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Byerly v. Colvin

United States District Court, W.D. Pennsylvania

August 28, 2014

LINDA BYERLY, Plaintiff,
v.
CAROLYN W. COLVIN, ACTING COMMISSIONER OF SOCIAL SECURITY, Defendant.

MAGISTRATE JUDGE'S REPORT AND RECOMMENDATION

CYNTHIA REED EDDY, Magistrate Judge.

I. RECOMMENDATION

It is respectfully recommended that the Commissioner's motion for summary judgment ( ECF No. 11 ) be denied, and that Byerly's motion for summary judgment ( ECF No. 9 ) be denied to the extent that it requests an award of benefits and granted insofar as it seeks a vacation of the Commissioner's decision, and a remand for further proceedings.

II. REPORT

A. Introduction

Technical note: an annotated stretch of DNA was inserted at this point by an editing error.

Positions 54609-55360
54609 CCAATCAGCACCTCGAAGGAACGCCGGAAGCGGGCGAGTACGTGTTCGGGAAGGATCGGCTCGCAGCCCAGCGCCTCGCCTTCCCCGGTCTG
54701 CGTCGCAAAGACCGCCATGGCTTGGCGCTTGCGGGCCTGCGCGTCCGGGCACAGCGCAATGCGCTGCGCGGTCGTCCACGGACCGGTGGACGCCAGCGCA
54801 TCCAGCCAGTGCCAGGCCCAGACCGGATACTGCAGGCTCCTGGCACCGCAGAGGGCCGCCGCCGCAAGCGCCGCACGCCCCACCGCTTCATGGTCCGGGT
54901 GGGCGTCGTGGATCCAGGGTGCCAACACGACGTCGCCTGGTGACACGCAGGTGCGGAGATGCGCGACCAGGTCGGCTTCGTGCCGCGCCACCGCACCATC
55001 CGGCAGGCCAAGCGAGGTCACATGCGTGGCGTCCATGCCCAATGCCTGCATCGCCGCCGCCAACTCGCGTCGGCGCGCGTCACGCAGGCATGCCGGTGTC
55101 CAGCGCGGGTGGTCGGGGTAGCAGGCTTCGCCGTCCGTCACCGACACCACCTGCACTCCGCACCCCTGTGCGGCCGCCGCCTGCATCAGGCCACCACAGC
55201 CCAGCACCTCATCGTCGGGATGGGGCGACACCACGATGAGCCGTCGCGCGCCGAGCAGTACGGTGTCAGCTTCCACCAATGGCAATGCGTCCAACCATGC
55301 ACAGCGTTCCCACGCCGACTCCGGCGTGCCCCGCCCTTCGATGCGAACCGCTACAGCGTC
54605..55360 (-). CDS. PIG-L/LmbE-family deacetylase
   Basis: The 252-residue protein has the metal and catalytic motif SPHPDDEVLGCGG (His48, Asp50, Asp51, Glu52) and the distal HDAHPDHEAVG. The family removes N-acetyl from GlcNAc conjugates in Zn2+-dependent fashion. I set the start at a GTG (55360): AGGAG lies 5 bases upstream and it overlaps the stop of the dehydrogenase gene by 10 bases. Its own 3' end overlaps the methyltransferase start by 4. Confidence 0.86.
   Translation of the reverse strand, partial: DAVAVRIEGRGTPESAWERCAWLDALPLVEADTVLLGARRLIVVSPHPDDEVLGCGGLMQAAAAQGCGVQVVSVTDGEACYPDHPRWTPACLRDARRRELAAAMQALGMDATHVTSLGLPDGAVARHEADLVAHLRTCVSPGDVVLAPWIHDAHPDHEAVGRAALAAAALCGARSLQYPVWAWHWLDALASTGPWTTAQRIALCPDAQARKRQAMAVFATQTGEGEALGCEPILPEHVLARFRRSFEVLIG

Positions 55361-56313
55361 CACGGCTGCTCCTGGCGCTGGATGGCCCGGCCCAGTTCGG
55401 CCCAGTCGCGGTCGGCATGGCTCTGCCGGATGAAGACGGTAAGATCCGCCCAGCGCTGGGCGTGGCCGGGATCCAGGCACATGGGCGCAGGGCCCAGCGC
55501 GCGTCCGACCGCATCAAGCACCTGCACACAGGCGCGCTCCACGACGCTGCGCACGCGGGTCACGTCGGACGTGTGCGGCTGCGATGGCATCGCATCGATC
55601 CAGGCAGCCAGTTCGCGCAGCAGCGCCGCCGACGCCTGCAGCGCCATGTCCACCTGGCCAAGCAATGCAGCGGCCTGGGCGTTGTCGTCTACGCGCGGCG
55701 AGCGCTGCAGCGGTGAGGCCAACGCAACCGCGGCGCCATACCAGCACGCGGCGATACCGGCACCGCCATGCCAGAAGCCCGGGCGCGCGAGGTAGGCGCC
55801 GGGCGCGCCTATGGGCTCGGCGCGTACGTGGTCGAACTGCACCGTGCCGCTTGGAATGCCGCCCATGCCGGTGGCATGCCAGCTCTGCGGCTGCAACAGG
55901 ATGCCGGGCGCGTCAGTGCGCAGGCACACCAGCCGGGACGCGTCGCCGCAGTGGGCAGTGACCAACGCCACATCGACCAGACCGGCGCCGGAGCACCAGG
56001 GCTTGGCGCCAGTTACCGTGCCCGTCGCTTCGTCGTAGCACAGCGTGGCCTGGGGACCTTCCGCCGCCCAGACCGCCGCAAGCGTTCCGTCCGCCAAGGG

Plaintiff Linda Byerly ("Byerly") brings this action pursuant to 42 U.S.C. § 405(g), seeking judicial review of the final decision of the Commissioner of Social Security ("Commissioner") denying her application for disability insurance benefits under Title II of the Social Security Act ("Act") [42 U.S.C. §§ 401-433]. The matter is presently before the Court on cross-motions for summary judgment filed by the parties pursuant to Federal Rule of Civil Procedure 56.[1] For the reasons that follow, it is respectfully recommended that the Commissioner's decision be vacated, and that the case be remanded for further consideration of Byerly's application for disability insurance benefits.

B. Procedural History